Complex Made Simple

Opinion: British equities and turbulent political drama in Westminster

The UK is not exactly the darling de jour of global markets, but if the political risk can be reduced by a new Tory Prime Minister, then select British equities could provide 20% - 25% upside in 2H 2019.

The FTSE 250 index has derated from 15 times earnings to 11X since June 23 2016 Sterling has fallen from 1.50 to 1.27 since the referendum If the US dollar slips in 2H 2019, I expect sterling will be a natural beneficiary

Investing in UK equities or sterling was pure Chinese water torture in the first half of 2019 as the Brexit pantomime went from the sublime to the ridiculous. After three aborted EU trade deal plans and two extensions to the Brexit deadline, Prime Minister Theresa May finally resigned.

The Conservative Party now chooses its next leader, who automatically becomes Her Majesty’s First Lord of the Treasury and thus UK Prime Minister. The Tory MP’s must now choose between the former head boys of Eton and Charterhouse, both Oxford men, Boris was even a former president of the Oxford Union and a member of the Bullingdon Club, the lair of toff-twirpiness in the city of dreaming spires. I make no secret of my fondness for the Hon. Alexander Boris Pfeffel Johnson, former editor of the Spectator, Mayor of London and Foreign Secretary.

The Tory membership rightly believes that Boris will defeat Jeremy Corbyn in the general election. I concede Jeremy Hunt would be a more reliable, predictable Prime Minister.

Brexit uncertainty and political risk in Westminster has been a sword of Damocles hanging over UK equities and sterling. The FTSE 250 index has derated from 15 times earnings to 11X since June 23 2016. Sterling has fallen from 1.50 to 1.27 since the referendum.

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UK equities lagged the Europe Stoxx 600 indices in 2019, let alone the spectacular bull market on Wall Street. Even a France unnerved by the gilets jaunes threats to President Macron’s Presidency and an Italy ruled by the Five Star – Liga coalition outperformed British equities. Valuations are never a timing indicator or even a rationale to invest in any stock market. Yet I believe Cool Britannia is now cheap relative to its fundamentals and political risk. Boris Johnson is a political opportunist, not a political ideologue. He will swear a “do or die”. Brexit on October 31 to be anointed Prime Minister but will not commit financial suicide with a no deal Brexit, as the markets fear. His first state visit will be to Brussels to negotiate a deal with the EU and seek another extension of the October 31 deadline. Will the Brexiteers howl in protest?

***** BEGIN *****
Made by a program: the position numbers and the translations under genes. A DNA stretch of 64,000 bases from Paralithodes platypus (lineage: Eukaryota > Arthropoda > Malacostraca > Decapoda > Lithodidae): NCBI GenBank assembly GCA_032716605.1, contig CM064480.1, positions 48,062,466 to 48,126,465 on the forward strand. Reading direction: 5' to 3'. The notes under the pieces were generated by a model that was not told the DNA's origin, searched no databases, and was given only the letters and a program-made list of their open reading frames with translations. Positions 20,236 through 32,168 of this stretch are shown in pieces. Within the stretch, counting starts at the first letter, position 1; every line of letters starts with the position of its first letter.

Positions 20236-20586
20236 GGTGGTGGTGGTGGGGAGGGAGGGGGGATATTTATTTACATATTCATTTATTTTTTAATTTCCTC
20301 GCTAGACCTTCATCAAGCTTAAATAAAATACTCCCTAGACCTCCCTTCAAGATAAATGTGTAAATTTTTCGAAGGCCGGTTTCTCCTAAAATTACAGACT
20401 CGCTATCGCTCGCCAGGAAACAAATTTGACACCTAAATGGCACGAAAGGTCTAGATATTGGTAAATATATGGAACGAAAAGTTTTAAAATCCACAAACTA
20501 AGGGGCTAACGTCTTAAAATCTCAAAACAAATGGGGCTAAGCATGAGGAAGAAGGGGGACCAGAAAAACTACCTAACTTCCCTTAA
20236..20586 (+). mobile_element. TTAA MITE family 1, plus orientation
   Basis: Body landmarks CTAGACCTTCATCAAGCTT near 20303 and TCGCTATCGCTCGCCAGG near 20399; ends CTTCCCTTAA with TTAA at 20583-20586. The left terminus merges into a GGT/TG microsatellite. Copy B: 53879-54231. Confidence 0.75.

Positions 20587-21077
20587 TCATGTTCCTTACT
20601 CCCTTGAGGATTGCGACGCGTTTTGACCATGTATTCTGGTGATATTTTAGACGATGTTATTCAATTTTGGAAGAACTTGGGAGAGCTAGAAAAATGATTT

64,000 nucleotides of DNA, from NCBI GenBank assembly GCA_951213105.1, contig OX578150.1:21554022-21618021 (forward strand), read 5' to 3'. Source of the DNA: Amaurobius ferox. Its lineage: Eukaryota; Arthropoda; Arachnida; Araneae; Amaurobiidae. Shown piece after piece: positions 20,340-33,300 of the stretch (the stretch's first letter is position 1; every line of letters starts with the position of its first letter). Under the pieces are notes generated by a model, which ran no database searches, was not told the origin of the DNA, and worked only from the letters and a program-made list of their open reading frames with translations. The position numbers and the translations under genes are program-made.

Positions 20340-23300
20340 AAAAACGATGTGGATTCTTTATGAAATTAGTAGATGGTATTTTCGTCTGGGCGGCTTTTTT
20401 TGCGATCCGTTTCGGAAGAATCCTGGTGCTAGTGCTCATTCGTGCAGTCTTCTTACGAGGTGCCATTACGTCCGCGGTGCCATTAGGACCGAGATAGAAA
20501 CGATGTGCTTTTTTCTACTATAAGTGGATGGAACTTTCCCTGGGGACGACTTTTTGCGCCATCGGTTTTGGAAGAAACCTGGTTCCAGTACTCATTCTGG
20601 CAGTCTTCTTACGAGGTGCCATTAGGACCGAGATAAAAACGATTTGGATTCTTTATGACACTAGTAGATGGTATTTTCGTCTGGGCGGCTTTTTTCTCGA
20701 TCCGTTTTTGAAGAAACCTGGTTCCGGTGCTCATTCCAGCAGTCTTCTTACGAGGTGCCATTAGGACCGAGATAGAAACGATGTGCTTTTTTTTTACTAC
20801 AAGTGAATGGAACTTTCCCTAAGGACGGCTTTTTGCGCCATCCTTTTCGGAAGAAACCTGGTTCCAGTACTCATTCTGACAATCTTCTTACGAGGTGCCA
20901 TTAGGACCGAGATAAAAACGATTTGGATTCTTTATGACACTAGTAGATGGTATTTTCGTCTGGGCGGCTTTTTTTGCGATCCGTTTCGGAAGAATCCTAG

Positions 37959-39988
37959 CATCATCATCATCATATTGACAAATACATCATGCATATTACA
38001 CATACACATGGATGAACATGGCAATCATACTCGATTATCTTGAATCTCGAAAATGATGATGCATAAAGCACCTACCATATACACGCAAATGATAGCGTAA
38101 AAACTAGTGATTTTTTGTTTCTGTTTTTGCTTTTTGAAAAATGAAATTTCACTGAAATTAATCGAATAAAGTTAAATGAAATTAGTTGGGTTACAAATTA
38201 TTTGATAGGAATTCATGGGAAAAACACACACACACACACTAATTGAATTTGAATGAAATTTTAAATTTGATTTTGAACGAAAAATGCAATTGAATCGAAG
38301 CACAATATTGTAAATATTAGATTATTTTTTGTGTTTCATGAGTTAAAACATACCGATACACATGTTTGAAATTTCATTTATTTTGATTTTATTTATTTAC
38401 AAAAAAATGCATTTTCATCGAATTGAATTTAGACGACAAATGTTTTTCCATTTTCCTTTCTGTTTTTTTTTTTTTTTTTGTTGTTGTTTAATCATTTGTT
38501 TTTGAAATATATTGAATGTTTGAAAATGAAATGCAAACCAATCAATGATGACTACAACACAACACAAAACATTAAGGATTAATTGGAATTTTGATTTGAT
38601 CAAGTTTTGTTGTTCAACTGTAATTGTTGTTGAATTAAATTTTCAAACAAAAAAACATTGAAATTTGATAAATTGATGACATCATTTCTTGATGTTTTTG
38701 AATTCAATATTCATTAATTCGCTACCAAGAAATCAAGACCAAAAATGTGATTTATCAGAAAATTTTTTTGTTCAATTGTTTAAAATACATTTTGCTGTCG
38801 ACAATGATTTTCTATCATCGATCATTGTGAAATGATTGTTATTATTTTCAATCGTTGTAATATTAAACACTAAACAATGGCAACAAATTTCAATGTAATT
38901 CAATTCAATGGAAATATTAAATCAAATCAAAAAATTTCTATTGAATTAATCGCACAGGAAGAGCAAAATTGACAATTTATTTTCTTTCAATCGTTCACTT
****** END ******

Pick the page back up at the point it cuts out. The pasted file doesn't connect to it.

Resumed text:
Flows into UK equities funds have begun to rise in June. Earnings updates were more positive than what market valuation metrics imply, though the City of London sell side analysts see no imminent earnings upgrade cycle. The China-US trade truce at Osaka is positive for British equities. Risk is definitely mispriced on the London Stock Exchange and low hanging fruit is available for the taking.

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If King Dollar slips in 2H 2019, I expect sterling will be a natural beneficiary, the reason I am long at 1.26 for a 1.32 (hope against hope!) strategic target. Sterling is grossly undervalued relative to its purchasing power parity and interest rate spreads against the US dollar. True, the UK is not exactly darling de jour of global markets but if the political risk can be reduced by a new Tory Prime Minister, then select British equities could provide 20% – 25% upside in 2H 2019. Note that strategic buyers have begun to make bids for UK companies. So I sit and wait for Boris to keep his rendezvous with destiny as Churchill did in 1940…

October 31, Halloween, is also Brexit D-Day for Britain. Will a no deal Brexit be an economic twilight zone for the UK, a prelude to steep tariffs, a collapse in sterling and a High Street recession. Not necessarily, though Jean-Claude Junker has ruled out any more deadline extension or material concessions. Sterling’s fall to two year lows was directly correlated to Boris Johnson’s political ascent, the champion of no deal Brexit and the great blond hope of the Tories.

It is unlikely that the EU will solve Westminster’s political Gordian knot by abolishing the Irish backstop. A Brexit under the aegis of WTO leaves the Irish border issue unresolved and undermines the Good Friday pact with Sinn Fein in 1998. Boris Johnson has no choice but to threaten to withdrew the £39 billion divorce settlement Mrs. May offered the EU in order to coax Brussels back to the negotiating table. Britain’s divorce settlement with the EU could be a source of bitter, protracted conflict between Downing Street and Brussels whose endgame could be a vote of no confidence against the Tory government in Westminster.

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As Edward Heath, Margaret Thatcher, Neville Chamberlain and Harold Macmillan learnt the hard way, the Conservative Party does not hesitate to commit regicide against its own political Mount Olympus. Of course, if a cabal of Remainers in the Commons bring down Johnson amid no deal Brexit, a general election and a potential loony left Labour government under Jeremy Corbyn could be the final act in the Brexit melodrama. “History begins as tragedy and ends in farce”, Karl Marx once observed.

Is no deal Brexit priced into the markets? Yes. Is Prime Minister Corbyn priced into the market? Absolutely not. So 2019 could be the year of three British Prime Ministers, as AD 69 was the year of three Roman emperors (apart from the hapless Nero). When history goes fast forward in Britain, financial markets go ballistic! So I wish Boris well and ask our friends to break into song – Jolly boating weather…

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